257 Mansfield Road City Centre, Nottingham NG1 3FT

Doors: 7:30 pm | Price: £10 adv | Ages: 16+ | Room: The Maze

999 have been going for over 4 decades. The reason for their longevity is not airplay, massive publicity, hype or even a major recording deal but word of mouth and that “word of mouth” now extends to nearly every country on earth.
The frenzy and raw energy of the early days were captured by their debut single “I’m Alive on the bands own Labritain label and sold well enough to become a minor hit. Next through their association with United Artists records the second and third singles, “Nasty Nasty” and the now classic “Emergency” were released both scaling the lower reaches of the charts and confirming 999 to be one of the major forces in the British New Wave Movement.
Since leaving United Artists 999 have recorded another eleven albums. Jon Watson was replaced in 1986 on bass by Danny Palmer and subsequently by Arturo Bassick in 1991. To date the band have completed 15 U.S. tours, 101 London gigs, 36 UK tours and 24 European tours visiting Finland, Sweden, Norway, Germany, Belgium, Holland, France, Spain, Portugal, Italy and Yugoslavia, Japan, Argentina and Brazil.

Inspired by American bands such as the Ramones and the New York Dolls, the British beat boom of the sixties and Glam Rock acts like Slade and Sweet, THE LURKERS formed in West London in mid 1976 and quickly forged their own identity with their own brand of punk tunes and lyrics encompassing subjects such as social unacceptability and personal politics.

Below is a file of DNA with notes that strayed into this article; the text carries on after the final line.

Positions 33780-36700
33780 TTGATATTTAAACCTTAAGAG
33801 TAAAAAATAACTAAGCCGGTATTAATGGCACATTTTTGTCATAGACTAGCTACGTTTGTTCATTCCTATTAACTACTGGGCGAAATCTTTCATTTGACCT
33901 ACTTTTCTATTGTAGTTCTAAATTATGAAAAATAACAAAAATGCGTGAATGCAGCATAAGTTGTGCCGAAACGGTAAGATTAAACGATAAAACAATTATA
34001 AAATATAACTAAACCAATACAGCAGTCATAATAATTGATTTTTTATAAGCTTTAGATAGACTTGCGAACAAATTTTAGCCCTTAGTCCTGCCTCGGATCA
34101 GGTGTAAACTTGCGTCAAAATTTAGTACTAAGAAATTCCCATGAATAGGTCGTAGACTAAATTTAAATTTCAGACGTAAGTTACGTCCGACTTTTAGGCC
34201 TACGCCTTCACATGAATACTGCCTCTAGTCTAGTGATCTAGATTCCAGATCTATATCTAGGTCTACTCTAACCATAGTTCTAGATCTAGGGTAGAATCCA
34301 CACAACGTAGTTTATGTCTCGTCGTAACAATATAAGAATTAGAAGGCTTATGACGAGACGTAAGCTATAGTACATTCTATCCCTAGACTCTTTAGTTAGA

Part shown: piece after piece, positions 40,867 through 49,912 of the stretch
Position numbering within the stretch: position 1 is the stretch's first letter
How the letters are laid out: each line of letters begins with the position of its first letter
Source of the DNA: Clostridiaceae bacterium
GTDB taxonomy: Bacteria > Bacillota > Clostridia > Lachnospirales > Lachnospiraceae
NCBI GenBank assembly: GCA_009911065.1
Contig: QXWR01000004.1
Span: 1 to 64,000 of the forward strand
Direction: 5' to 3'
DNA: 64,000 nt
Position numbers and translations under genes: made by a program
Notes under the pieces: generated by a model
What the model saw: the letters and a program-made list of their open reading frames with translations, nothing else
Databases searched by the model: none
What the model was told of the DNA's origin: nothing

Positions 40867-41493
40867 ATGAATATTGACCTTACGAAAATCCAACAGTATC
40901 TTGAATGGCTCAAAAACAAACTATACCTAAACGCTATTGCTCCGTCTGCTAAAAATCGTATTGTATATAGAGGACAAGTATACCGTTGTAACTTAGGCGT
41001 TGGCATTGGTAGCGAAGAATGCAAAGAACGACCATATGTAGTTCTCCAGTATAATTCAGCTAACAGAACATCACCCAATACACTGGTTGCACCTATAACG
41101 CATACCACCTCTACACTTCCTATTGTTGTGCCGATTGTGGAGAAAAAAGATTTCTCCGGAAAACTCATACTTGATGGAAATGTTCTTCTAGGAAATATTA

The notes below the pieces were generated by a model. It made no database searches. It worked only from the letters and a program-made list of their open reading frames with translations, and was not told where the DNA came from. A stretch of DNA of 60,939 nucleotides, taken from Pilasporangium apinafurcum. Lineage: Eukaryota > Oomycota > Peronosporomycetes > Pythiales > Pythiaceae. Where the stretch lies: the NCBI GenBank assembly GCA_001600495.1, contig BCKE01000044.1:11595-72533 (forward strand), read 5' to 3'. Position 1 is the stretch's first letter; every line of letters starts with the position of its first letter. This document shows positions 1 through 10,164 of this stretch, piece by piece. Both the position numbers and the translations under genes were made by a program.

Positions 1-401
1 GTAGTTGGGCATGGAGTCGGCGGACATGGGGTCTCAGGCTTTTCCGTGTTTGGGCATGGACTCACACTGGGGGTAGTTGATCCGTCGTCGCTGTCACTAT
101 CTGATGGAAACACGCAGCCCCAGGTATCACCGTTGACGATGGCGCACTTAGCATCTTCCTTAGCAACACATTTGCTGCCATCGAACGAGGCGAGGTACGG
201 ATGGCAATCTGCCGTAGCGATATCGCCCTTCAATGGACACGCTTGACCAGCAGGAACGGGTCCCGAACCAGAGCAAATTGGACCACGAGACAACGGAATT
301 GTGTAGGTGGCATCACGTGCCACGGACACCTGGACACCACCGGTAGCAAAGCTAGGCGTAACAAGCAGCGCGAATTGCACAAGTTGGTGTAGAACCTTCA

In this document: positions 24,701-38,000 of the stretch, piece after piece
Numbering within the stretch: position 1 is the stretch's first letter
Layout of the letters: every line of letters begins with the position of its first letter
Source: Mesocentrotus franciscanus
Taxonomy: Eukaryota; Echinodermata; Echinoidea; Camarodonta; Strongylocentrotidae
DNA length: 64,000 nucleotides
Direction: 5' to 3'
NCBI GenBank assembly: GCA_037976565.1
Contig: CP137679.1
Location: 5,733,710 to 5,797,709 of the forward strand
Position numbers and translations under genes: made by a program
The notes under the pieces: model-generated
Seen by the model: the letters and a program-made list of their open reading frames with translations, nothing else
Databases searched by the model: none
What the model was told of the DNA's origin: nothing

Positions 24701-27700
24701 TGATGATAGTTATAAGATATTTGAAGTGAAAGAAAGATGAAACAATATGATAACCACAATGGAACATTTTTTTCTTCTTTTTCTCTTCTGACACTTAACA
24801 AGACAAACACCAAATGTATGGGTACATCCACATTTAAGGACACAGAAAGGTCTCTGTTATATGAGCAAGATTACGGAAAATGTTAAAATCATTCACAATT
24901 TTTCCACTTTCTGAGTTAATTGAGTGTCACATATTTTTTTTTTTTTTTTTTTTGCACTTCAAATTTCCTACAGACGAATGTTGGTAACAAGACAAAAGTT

The band built up a huge loyal following around the punk heyday of 1977 and signed to Beggar’s Banquet where they scored five top forty hits between 1977 and 1979 . They also appeared on Top of the Pops and many other television shows and became regulars on the popular Radio One John Peel Show.

Due to changing musical tastes within the band and Beggar’s Banquetconcentrating on their new signing Gary Numan, The Lurkers decided to call it a day in 1980 but two years later a sudden resurgence of interest in the band inspired them to get back together to record for origional manager Mike Stone’s Clay label, home of emerging hardcore punks Discharge and GBH. In 1984, new singer Mark Fincham ran off to work the drag clubs of Berlin and the band once again folded.

Original bassist Arturo Bassick got the whole thing going again in 1987 after a chance meeting with the huge German Punk band Die Toten Hosen, all of whom were massive Lurkers fans. Die Toten Hosen financed the comeback album, ‘Wild Times Again’, which launched The Lurkers’ career once more and they have continued ever since, with one lineup or another.

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